This experimental flute music is for those who like the flute and want to hear some technical playing but care little for melody (or pleasure, if we’re being harsh).
The opening song is Rolf Gehlhaar’s Grand Unified Theory of Everything, which stems from a lecture Gehlhaar attended. It opens with a lone piano key and a flute sound resembling bees — perhaps primordial chaos — before it develops into a sound more like plasma, with fundamental particles flying off. The early section, sticking with the microscopic (it gradually moves to macroscopic) is even jolly.
Christopher Fox’s Stone, Wind, Rain and Sun opens with the sound of rain falling (impressive, on a flute — it’s an amplified alto flute). Fox says one’s imagery of choice should be a wander through the limestone caves and tunnels of the Pennines, so this must be water falling from a roof. However, that’s the entirety: a flute making a sound like water dripping onto a damp cave floor.
The title track is named after the Hohle Fels caves in Germany, in which have been found the oldest flutes ever discovered. Paul Goodey’s concerto is for orchestra and no less than four flutes. This was recorded live, and de Fleyt is accompanied by the RNCM wind orchestra conducted by Mark Heron, professor of conducting.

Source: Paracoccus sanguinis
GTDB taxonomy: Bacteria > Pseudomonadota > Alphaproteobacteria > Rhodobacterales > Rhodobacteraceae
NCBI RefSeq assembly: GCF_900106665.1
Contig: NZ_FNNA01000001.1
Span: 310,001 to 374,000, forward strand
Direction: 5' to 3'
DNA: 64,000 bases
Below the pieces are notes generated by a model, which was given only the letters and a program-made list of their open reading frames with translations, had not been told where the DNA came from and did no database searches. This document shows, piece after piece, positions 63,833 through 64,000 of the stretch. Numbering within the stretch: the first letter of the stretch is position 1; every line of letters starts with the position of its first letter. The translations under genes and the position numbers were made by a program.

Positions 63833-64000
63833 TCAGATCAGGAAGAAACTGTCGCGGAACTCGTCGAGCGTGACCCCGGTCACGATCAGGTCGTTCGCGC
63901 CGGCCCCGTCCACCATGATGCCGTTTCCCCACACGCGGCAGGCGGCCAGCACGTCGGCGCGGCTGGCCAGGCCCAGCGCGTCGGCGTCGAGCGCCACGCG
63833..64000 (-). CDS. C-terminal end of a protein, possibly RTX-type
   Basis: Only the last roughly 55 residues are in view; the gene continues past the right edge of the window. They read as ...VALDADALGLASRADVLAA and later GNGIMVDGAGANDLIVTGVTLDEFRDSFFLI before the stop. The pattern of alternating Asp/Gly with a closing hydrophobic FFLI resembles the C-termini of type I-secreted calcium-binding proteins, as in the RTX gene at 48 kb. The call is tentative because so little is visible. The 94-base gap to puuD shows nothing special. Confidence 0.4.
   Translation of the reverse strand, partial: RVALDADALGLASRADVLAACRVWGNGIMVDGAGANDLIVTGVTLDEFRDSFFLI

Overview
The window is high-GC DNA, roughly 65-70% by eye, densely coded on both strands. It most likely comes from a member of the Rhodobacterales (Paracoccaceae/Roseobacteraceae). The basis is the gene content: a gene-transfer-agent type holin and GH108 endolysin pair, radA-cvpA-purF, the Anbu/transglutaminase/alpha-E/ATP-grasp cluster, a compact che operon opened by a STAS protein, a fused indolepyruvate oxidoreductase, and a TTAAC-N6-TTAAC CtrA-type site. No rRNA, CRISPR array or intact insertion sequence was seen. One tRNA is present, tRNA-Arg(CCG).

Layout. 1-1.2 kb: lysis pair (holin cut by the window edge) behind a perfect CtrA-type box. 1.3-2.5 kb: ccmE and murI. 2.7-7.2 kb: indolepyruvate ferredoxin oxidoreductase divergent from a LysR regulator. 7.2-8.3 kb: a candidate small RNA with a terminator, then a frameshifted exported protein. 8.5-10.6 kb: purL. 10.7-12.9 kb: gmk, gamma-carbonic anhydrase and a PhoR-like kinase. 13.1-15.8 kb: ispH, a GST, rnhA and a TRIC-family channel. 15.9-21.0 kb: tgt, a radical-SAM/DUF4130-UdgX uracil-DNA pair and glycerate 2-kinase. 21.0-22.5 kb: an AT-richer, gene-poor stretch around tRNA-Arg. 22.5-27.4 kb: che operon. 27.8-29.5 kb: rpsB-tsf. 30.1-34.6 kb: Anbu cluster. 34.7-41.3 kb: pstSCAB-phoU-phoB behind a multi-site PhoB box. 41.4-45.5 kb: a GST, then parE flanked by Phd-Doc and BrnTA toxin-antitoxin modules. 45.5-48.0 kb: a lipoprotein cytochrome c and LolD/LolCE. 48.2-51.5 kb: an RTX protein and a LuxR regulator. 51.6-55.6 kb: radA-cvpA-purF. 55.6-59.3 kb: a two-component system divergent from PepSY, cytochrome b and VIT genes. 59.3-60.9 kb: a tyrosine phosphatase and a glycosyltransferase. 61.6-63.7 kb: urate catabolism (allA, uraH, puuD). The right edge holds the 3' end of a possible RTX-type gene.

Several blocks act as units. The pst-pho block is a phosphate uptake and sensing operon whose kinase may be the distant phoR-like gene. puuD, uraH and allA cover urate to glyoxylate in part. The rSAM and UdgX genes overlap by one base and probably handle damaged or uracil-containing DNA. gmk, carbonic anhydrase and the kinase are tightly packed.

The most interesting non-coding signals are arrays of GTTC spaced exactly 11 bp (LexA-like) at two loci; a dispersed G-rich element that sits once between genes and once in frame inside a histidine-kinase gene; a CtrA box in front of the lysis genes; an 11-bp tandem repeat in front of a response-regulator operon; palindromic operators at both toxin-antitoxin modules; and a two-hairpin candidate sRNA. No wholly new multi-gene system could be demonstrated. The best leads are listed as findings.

It opens slowly with Venus: bass flute, and capturing the mood of someone advancing into the unknown, the music of a 50s sci-fi movie in deep space before it goes all dramatic; the Venus of Hohle Fels, dated to about 35,000 to 40,000 years ago, is the earliest undisputed example of expressly human figurative art. It’s an atmospheric piece, descriptive of being in a dark cave, an experience that may indeed be unsettling and demanding as the music suggests.
It’s demanding, there’s no doubt about it. We’ve had it for some time and kept playing it, but there are no reviews on either Amazon or the record company’s own website, and it deserves at least to be listened to; it’s brave, it takes risks and it’s pushing the boundaries.
Out on Metier, MSV 28555.
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